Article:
Theoretical and Applied Genetics

, Volume 124, Issue 7, pp 1259–1269 | Cite as

Prevalence of Puroindoline D1 and Puroindoline b-2 variants in U.S. Pacific Northwest wheat breeding germplasm pools, and their association with kernel texture

  • Hongwei Geng
  • Brian S. Beecher
  • Zhonghu He
  • Alecia M. Kiszonas
  • Craig F. Morris
Original Paper

Abstract

Kernel texture is a major factor influencing the classification and end use properties of wheat (Triticum aestivum L.), and is mainly controlled by the Puroindoline a (Pina) and Puroindoline b (Pinb) genes. Recently, a new puroindoline gene, Puroindoline b-2 (Pin b-2), was identified. In this study, 388 wheat cultivars and advanced breeding lines from the U.S. Pacific Northwest were investigated for frequencies of Puroindoline D1 alleles and Pinb-2 variants 2 and 3. Results indicated that PinbD1b (74.0%) was the predominant genotype among hard wheats (N = 196), the only other hard allele encountered was Pina-D1b (26.0%). Across all varieties, Pinb-2v3 was the predominant genotype (84.5%) compared with Pinb-2v2 (15.5%). However, among 240 winter wheat varieties (124 soft white, 15 club, 68 hard red and 33 hard white varieties), all carried Pinb-2v3. Among spring wheats, Pinb-2v2 and Pinb-2v3 frequencies were more variable (soft white 25.0:75.0, hard red 58.2:41.8 and hard white 40.0:60.0, respectively). Kernel texture variation was analyzed using 247 of the 388 wheat varieties grown in multi-location factorial trials in up to 7 crop years. The range of variety means among the four groups, soft winter, soft spring, hard winter and hard spring, was on the order of 15–25 single kernel characterization system (SKCS) Hardness Index. The least significant difference for each of these trials ranged from 2.8 to 5.6 SKCS Hardness Index. Observations lead to the conclusion that Pinb-2 variants do not exert a prominent effect on kernel texture, however, Pinb2 variants do identify features of wheat germ plasm structure in the U.S. Pacific Northwest.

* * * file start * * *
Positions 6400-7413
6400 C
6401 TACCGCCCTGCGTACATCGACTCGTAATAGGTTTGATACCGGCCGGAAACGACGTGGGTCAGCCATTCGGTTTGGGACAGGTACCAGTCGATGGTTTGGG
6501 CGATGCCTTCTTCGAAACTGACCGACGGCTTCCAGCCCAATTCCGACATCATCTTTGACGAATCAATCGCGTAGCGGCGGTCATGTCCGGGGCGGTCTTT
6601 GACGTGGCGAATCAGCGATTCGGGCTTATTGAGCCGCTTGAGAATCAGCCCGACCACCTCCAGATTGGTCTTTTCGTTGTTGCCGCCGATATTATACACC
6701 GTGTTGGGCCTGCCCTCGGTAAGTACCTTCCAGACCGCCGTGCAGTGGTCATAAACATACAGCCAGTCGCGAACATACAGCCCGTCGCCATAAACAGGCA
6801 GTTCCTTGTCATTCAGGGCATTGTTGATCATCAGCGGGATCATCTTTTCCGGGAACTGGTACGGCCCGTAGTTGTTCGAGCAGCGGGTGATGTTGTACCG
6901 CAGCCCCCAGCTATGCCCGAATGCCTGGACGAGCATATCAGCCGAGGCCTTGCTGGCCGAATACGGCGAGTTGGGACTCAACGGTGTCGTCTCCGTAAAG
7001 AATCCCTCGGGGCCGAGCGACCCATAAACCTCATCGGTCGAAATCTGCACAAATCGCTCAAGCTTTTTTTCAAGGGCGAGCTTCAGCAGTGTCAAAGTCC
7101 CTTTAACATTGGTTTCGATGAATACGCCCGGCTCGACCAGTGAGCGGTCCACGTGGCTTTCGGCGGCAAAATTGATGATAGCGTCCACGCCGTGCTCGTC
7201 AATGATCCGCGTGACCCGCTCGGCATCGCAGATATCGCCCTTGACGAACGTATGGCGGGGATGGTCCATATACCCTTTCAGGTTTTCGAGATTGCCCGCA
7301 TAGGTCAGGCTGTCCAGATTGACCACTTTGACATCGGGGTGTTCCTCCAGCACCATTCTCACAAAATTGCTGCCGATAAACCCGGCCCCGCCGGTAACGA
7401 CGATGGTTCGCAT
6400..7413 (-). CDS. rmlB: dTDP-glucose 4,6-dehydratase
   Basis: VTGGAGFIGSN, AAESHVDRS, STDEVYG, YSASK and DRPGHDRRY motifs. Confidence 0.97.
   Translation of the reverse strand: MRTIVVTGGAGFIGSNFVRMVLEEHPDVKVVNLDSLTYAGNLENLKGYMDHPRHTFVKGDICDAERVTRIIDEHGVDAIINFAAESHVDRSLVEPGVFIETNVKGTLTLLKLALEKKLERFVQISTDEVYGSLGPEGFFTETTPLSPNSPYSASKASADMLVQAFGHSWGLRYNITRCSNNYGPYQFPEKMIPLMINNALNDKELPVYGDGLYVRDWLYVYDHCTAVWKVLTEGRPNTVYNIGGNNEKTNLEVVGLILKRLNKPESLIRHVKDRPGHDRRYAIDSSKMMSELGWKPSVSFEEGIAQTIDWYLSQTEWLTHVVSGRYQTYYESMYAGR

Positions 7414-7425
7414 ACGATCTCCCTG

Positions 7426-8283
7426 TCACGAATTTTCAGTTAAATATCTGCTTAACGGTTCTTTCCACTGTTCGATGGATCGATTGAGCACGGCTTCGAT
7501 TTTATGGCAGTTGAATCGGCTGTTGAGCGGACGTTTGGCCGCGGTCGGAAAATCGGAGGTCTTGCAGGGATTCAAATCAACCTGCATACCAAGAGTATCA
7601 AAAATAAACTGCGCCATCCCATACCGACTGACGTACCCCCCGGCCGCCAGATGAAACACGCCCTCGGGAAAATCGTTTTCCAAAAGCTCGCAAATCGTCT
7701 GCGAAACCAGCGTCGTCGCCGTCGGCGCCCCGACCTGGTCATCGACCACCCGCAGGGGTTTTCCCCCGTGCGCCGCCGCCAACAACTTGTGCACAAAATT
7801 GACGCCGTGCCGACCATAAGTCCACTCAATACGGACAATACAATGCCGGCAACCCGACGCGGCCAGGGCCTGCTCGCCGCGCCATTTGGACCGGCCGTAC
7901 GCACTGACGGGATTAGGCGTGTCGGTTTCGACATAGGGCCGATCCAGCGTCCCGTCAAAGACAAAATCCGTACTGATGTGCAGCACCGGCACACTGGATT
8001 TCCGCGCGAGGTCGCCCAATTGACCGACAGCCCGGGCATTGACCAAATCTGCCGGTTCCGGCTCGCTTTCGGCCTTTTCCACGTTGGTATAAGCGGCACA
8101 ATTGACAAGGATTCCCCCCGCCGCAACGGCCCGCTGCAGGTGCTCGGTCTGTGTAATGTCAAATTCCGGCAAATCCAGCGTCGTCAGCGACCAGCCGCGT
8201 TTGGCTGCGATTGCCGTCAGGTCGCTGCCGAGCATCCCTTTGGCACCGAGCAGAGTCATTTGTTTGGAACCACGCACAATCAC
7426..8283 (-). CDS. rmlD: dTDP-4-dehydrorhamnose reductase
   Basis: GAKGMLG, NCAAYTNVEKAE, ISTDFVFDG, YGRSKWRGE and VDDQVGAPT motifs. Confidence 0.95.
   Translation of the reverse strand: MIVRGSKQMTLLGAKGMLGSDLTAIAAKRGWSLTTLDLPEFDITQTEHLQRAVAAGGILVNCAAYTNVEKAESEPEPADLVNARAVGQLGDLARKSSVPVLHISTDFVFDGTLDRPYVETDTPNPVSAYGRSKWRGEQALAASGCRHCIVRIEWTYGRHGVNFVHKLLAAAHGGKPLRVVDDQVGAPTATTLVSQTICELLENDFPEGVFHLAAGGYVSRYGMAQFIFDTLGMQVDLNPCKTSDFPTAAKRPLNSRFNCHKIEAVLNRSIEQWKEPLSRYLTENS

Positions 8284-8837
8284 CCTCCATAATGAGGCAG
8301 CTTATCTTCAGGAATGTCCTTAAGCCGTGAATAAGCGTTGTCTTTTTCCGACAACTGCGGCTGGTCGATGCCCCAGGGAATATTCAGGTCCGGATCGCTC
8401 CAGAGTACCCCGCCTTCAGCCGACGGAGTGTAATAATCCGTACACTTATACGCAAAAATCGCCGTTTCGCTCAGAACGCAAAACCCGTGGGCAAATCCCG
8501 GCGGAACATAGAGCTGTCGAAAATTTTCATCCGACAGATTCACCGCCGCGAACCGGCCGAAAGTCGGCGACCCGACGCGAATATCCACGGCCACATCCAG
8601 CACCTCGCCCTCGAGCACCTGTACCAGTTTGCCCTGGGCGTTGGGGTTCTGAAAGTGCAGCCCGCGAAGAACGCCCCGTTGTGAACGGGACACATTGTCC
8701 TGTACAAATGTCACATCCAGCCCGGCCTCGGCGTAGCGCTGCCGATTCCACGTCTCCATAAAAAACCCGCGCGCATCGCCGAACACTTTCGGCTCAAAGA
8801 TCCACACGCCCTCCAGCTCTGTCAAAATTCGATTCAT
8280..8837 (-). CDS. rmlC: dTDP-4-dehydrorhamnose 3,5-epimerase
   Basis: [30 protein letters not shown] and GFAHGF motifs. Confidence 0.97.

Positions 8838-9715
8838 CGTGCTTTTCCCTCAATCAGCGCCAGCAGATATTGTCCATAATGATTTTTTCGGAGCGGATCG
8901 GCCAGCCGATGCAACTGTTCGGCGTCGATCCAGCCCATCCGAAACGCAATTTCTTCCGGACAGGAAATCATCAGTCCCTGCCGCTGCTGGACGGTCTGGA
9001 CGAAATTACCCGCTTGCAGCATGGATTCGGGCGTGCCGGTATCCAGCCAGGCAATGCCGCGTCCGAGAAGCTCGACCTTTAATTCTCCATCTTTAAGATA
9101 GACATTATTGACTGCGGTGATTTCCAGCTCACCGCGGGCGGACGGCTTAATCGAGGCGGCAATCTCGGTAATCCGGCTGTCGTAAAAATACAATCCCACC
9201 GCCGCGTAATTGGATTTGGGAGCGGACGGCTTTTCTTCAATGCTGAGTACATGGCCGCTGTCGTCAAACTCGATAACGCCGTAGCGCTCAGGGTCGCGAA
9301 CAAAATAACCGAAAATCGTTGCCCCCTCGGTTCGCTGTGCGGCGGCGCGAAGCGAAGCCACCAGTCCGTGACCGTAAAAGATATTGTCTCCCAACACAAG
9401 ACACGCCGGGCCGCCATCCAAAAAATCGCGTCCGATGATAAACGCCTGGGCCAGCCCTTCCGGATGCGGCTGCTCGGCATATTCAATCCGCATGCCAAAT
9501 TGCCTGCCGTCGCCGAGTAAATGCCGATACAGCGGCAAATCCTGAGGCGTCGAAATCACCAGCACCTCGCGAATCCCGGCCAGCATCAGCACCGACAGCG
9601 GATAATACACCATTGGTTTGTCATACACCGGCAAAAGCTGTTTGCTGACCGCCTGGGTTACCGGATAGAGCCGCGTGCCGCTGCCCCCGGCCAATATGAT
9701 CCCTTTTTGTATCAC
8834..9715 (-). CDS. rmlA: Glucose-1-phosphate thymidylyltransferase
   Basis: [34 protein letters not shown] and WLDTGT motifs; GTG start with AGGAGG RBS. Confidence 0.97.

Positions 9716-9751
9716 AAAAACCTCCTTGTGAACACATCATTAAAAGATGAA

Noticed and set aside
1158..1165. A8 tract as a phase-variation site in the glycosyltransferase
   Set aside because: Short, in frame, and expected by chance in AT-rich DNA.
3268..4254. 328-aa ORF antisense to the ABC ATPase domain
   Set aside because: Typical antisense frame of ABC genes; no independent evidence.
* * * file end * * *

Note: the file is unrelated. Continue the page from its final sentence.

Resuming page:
Supplementary material

122_2011_1784_MOESM1_ESM.xls (70 kb)
Supplementary material 1 (XLS 69 kb)

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Copyright information

© Springer-Verlag (outside the USA) 2012

Authors and Affiliations

  • Hongwei Geng
    • 1
    • 5
  • Brian S. Beecher
    • 2
  • Zhonghu He
    • 3
    • 4
  • Alecia M. Kiszonas
    • 1
  • Craig F. Morris
    • 2
  1. 1.Department of Crop & Soil Sciences, Western Wheat Quality LaboratoryWashington State UniversityPullmanUSA
  2. 2.USDA-ARS Western Wheat Quality LaboratoryWashington State UniversityPullmanUSA
  3. 3.National Wheat Improvement Center/The National Key Facility for Crop Gene Resources and Genetic Improvement, Institute of Crop ScienceChinese Academy of Agricultural Sciences (CAAS)BeijingChina
  4. 4.International Maize and Wheat Improvement Center (CIMMYT) China Office, c/o CAASBeijingChina
  5. 5.College of AgronomyXingjiang Agricultural UniversityUrumqiChina

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